It's good to be reminded about the impact of the competitive wars on architecture over the last few years. One could view the advent of the "traditional" web application as a leap backwards in productivity for both users of these applications and developers building and maintaining business applications - I think this is largely true for "in-house" focused applications. Looking forward to your next paper comparing the various "AJAX" products/libraries/frameworks. To me the only really compelling thing about AJAX is the opportunity to build "SOFEA" based applications with a rich UI that can be both public and internal facing without having to build and maintain two separate presentation tiers.
  11. What I find most interesting is the proposed list of modern technologies one could use to apply the SOFEA model. I am reproducing it here, with a personal note for each (after the "=>"): I DHTML/AJAX frameworks for Current Browsers 1. Handcoded with third party JavaScript libraries => not very practical, requires Javascript coding/debugging 2. Google Web Toolkit (GWT, GWT-Ext) => this works great, I use it currently in a large project 3. TIBCO General Interface Builder => I know nothing about, but not an option (for me) if it's commercial II XML Dialects for Advanced Browsers 4. XForms and XHTML 2.0 => not supported by current browsers, therefore not an option 5. Mozilla XUL => only supported by Mozilla browsers, therefore not an option 6. Microsoft SilverLight/XAML => controlled by a single commercial vendor and only supported by IE, therefore not an option III Java frameworks 7. Java WebStart (with/without Spring Rich Client) => never got much traction in the market, probably never will 8. JavaFX => still only mostly vaporware, and not likely to be widely accepted IV Adobe Flash-based frameworks 9. Adobe Flex => not a Java-based tech, controlled by single commercial vendor, and not very compelling 10. OpenLaszlo => not a Java-based tech, not very compelling, with small market penetration Please keep in mind the above comments are purelly from my personal opinion. I only have significant real world experience with GWT. So far, I am very pleased with the "Web 2.0" architecture which naturally evolved in my current project (which used and still uses JSP and Struts) from the introduction of GWT. And this architecture happens to follow most of the SOFEA principles (all but principle 1, I think), even though the application doesn't use SOA. Rogério Liesenfeld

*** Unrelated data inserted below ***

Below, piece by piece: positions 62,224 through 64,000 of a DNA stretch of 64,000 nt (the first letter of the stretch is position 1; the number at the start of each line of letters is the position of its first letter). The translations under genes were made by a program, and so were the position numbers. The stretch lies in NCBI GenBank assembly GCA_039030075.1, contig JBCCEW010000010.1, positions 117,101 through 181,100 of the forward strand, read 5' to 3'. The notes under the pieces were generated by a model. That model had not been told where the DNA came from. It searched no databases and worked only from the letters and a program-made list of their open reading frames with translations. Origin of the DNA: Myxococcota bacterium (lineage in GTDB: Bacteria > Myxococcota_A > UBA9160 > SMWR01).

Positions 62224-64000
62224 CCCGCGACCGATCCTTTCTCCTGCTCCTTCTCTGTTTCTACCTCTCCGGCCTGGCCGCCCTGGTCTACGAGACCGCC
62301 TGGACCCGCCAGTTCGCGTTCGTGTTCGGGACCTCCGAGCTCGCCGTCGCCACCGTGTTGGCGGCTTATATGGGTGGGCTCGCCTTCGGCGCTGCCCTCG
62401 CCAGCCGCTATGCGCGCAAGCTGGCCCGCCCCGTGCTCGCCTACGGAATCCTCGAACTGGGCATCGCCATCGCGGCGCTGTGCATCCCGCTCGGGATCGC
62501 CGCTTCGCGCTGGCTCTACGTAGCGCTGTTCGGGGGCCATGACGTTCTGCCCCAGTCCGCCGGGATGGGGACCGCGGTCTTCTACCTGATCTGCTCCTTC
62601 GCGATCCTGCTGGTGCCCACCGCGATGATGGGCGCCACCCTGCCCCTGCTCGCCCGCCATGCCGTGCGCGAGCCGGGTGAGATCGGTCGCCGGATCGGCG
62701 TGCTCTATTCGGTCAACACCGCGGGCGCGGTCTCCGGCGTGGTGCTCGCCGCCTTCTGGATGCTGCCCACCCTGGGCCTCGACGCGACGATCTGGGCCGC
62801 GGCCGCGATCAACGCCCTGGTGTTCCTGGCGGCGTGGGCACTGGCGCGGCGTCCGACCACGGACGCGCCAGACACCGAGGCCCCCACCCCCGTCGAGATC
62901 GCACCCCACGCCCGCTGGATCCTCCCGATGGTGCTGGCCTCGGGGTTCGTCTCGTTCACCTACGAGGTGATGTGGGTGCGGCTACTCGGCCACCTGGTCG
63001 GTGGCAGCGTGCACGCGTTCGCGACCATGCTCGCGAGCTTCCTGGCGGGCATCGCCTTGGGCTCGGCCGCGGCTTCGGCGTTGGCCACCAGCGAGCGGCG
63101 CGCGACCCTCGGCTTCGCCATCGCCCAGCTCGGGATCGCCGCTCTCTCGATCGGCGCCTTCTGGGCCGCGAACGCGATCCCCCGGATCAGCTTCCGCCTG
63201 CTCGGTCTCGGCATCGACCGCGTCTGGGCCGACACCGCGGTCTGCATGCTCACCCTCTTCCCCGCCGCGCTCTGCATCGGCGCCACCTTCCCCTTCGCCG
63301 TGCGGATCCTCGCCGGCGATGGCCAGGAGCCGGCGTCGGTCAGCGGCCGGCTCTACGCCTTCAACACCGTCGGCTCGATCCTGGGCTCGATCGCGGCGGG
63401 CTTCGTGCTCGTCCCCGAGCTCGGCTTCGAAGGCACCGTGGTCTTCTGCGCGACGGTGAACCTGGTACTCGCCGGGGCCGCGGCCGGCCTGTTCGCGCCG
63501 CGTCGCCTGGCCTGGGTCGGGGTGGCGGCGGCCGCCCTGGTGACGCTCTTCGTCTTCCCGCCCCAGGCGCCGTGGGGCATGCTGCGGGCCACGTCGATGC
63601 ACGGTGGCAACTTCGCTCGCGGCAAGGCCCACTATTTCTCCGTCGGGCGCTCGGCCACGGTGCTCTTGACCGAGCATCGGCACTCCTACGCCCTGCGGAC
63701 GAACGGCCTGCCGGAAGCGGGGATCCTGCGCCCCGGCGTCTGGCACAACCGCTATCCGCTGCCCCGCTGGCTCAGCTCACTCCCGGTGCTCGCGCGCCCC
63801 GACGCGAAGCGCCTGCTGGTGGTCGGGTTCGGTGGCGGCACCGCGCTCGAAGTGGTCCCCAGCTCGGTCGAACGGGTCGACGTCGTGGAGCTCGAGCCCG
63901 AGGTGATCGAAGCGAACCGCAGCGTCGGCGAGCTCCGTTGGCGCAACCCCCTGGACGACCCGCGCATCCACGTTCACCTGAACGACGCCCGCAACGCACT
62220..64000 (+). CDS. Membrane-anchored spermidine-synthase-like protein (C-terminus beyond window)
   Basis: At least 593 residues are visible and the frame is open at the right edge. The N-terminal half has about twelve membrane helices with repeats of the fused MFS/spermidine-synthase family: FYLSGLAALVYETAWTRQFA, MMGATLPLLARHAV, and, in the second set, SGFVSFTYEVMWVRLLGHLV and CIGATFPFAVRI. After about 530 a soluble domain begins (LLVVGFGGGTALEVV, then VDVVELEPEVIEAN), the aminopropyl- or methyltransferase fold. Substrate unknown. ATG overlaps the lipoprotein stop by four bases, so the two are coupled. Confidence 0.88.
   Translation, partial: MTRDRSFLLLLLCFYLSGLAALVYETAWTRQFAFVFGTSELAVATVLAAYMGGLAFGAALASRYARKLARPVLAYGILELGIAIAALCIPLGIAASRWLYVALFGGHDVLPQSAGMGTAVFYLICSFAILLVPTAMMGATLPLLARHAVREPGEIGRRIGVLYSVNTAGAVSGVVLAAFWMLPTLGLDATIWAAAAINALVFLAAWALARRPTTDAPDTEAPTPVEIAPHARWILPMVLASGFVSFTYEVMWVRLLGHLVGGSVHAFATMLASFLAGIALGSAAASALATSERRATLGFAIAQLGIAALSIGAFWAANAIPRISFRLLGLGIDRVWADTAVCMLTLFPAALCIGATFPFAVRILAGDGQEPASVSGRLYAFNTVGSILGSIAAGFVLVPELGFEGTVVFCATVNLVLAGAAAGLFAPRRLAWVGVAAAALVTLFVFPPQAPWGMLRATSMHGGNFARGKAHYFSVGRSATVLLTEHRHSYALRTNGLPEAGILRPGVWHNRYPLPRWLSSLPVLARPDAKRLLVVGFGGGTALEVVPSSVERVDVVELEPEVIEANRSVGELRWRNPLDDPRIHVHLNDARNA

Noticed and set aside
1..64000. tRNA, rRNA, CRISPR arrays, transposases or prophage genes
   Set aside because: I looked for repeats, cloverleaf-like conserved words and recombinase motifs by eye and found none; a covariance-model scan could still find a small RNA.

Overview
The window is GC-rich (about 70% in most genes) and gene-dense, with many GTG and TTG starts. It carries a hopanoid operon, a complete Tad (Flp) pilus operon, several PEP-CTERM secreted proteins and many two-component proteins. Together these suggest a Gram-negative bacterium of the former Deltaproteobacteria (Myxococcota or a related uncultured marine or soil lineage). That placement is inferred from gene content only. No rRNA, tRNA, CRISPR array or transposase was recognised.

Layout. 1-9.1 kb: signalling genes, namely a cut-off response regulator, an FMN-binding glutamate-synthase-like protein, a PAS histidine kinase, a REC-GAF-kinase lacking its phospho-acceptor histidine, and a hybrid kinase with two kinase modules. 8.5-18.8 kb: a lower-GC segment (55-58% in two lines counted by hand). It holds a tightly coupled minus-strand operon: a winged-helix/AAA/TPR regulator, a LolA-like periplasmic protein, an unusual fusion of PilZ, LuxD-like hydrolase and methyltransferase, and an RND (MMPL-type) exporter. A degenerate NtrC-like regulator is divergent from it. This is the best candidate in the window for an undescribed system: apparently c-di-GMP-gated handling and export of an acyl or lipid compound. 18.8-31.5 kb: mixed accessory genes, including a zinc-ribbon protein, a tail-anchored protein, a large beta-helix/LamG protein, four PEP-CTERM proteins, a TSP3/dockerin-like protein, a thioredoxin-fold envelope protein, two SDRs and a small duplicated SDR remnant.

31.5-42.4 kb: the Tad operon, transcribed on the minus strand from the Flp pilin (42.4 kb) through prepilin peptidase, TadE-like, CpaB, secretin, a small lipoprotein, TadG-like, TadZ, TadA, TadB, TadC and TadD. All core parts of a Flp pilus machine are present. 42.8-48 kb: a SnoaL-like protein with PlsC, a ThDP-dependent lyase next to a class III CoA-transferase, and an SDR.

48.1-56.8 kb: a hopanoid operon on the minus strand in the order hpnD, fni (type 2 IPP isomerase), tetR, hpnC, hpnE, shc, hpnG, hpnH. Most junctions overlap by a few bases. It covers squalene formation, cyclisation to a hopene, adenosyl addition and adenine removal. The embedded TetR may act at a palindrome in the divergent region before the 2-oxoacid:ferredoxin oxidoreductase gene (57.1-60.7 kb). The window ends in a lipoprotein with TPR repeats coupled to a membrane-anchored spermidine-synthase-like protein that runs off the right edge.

12. ...3. TIBCO General Interface Builder
    => I know nothing about, but not an option (for me)
    if it's commercial...
    http://www.tibco.com/software/rich_internet_application/general_interface/gi_licenses_pricing.jsp
  13. Re: Life above the Service Tier[ Go to top ]